Pronouns nouns, other pronounce or noun phrases. Pronouns are

Pronouns the group of words which are able to be used instead of other words such as nouns, other pronounce or noun phrases. Pronouns are used for many purposes i.e. for writers and speakers to avoid repetition (the Oxford Dictionary). There are several kinds of pronouns such as: personal, reflective, possessive, indefinite, demonstrative, reciprocal, relative and interrogative (Collins, 1990). The personal pronouns can be used to refer to things or people that the speaker is talking to, or talking about. They can be used as a medium for him to refer to himself as well. Personal pronouns can be divided into two kind subjective personal pronoun and objective personal pronouns.

This subjective personal pronouns refer to subject complement subject of a clause which includes; I, we, you, he, she, it and they. While objective personal pronoun includes the things and people as the equivalent subject pronouns (Collins, 1990). Object pronouns are used either as the object, subject compliment or prepositional complement of a clause (Quirk et al, 1972). The objective personal pronouns are: me, us, you, him, her, it, and them. (Collins, 1990)

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Subjective Case

Objective  Case


She was there


Subject Compliment

It was she

It was her



I saw her at church

Prepositional Compliment


We cannot make it without her


Table 1. Table showing the subjective personal pronouns and the objective personal pronouns. (Quirk et al., 1972)

Reflexive pronouns are used once the speaker needs to point out that the topic of a verb is that the same factor or person because the object of a verb. The reflexive pronouns are: myself, ourselves, yourself, yourselves, himself, herself, itself, and themselves. In contrast to the private and possessive pronouns, there are two types of reflexive pronouns to use for the second person; yourself once the speaker is talking concerning one person, and yourselves once he’s speech over one person (Collins, 1990). Samples of however reflexive pronouns square measure used are: “I was feeling smart concerning myself that day” and “We all introduced ourselves to the new individuals within the group”. Reflexive pronouns are also used to stress that {the object the factor the item the article} of a verb refers to identical thing or person because the subject of a verb; “she forced herself to travel to the gym club.” (Collins, 1990).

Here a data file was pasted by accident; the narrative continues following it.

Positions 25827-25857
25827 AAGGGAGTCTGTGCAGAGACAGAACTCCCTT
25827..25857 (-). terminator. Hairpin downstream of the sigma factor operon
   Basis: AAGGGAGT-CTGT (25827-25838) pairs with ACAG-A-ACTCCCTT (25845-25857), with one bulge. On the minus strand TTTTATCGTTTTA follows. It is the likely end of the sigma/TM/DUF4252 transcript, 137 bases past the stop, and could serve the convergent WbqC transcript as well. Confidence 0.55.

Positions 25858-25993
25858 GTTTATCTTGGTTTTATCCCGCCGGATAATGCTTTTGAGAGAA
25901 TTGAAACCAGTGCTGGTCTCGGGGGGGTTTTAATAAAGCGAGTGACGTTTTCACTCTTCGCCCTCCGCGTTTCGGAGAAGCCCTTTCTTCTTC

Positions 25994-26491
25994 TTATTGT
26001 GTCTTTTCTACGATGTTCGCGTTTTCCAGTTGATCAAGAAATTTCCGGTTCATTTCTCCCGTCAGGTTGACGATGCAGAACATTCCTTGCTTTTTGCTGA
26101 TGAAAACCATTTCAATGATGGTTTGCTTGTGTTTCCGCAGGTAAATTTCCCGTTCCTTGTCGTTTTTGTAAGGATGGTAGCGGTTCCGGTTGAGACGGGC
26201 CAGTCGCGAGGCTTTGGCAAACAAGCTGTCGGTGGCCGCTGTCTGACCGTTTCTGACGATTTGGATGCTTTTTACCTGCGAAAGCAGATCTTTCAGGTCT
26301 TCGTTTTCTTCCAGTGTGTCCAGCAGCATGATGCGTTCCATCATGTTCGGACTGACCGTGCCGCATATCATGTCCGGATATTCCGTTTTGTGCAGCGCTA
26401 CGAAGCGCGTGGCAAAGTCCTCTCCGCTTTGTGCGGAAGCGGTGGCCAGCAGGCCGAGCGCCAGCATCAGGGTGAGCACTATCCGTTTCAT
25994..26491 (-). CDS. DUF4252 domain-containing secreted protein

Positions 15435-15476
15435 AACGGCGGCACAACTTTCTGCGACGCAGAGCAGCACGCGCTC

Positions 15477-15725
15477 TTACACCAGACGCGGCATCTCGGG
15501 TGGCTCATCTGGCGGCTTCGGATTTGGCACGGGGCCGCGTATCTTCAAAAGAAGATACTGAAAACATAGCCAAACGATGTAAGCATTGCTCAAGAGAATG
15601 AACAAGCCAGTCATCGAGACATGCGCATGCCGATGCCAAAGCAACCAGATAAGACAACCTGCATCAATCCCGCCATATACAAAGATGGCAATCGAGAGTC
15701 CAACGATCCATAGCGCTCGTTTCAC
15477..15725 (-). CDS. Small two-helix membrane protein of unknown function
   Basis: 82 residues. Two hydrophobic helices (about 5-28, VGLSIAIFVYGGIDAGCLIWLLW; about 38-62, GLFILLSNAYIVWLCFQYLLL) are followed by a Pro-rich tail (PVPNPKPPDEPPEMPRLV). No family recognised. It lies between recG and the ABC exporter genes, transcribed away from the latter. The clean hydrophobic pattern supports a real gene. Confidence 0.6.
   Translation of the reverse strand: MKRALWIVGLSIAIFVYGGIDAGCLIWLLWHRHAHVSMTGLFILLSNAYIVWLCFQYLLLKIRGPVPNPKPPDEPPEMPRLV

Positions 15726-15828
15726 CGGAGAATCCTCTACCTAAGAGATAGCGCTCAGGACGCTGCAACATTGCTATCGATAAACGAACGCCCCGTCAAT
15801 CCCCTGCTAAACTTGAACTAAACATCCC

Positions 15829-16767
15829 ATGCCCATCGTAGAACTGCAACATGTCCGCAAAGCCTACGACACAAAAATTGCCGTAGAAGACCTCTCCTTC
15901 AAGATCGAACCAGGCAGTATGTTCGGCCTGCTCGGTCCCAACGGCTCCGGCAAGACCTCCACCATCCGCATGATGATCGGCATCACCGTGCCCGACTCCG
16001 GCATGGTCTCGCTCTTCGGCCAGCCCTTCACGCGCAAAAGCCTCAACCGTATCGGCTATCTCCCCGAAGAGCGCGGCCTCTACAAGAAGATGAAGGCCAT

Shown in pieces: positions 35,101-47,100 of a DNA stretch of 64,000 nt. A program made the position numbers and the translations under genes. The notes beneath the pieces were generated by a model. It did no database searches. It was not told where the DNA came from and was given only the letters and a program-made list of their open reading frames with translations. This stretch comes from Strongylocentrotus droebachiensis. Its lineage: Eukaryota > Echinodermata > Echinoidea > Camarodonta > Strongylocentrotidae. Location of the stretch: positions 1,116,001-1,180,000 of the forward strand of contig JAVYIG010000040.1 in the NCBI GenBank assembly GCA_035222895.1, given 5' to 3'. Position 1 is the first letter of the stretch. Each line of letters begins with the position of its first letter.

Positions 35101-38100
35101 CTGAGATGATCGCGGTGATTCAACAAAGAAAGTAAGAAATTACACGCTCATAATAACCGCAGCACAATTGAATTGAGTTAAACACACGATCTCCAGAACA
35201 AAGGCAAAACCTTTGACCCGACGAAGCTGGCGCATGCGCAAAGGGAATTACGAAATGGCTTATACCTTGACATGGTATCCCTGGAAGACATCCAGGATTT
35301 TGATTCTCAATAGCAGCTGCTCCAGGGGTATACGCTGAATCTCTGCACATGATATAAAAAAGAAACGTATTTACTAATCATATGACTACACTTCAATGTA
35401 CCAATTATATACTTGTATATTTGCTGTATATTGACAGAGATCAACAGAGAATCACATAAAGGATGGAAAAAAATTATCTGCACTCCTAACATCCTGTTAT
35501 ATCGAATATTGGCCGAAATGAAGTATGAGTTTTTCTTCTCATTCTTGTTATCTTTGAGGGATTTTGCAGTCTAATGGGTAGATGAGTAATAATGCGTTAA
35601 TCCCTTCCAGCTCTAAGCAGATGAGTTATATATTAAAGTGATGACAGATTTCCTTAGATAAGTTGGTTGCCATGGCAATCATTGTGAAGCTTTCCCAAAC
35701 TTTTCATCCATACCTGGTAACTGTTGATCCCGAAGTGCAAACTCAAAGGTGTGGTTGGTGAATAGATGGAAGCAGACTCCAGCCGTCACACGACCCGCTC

The possessive pronouns are: mine, my, our(s), your(s), his, hers and their(s). They are used to write about people or things and how they are connected to other people or things.By the use of possessive pronoun the speaker or writer intends to shows that something is related or associated to something or someone else. Example “This is my car”, “Where is your house?” and “She is his daughter”. (Collins 1990). Indefinite pronouns are used when the speaker wants to refer to things or people but you do not know exactly what or who they are, or their identity is not of importance. An indefinite pronoun indicates only whether you are talking about people or things, rather than referring to a specific person or thing. The indefinite pronouns are: anybody, anyone, anything, everybody, everyone, everything, nobody, no one, nothing, somebody, someone and Function Subjective case Objective case Subject She was there Subject complement It was she It was her Object I saw her in church Prepositional complement We cannot make it without her B something. Indefinite pronouns are used in several different ways. For example, it can be used as a way to refer to people: “what is everybody doing here?” and used with singular verbs: “Everything is here” (Collins, 1990). “That, this, those and these are all demonstrative pronouns. They can be used as subjects of the objects in a clause, or the object of a preposition.

Demonstrative pronouns can be used as a way to refer to people and things, usually things” (Collins 1990: 35) Examples of how to use demonstrative pronouns are: “This is a really good book, but I don’t like that one” and “I got these magazines at the store” (Collins 1990:35). Each other and one another are examples of reciprocal pronouns. They are used to suggest that people feel the same way, do the same thing or have the same relationship. Reciprocal pronouns are used as indirect objects or objects of verbs. Examples of how reciprocal pronouns are used are: “They cannot stand each other” and “two people moving away from one another” (Collins 1990). Who, whom, which or that are known as relative pronouns; they are used by the speaker when a sentence includes a main clause followed by a relative clause. Relative pronouns have two functions. They refer to something or someone that has already been mentioned, and they are conjunctions, because they join clauses together. Who and whom always refer to people. Examples of how who and whom are used are: “Guess who I met yesterday?” and “The boys whom we cannot talk to”. That can refer to both people and things: “The girl that plays tennis”, “it was the first movie that he had ever seen”. Which always refers to things, it can be used as the subject or object of a relative clause, as well as the object of a preposition. Which can be used as a relative pronoun in the following way: “The building in which I went to school” (Collins 1990:39f). Who, whose, whom, that which are interrogative pronouns; meaning that they can be used as objects or subjects of a clause, or objects of a preposition. Interrogative pronouns refer to the information the speaker is asking for. Examples of how to use interrogative pronouns are: “That is a nice painting, whose is it?” and “What is he doing?” (Collins 1990:40).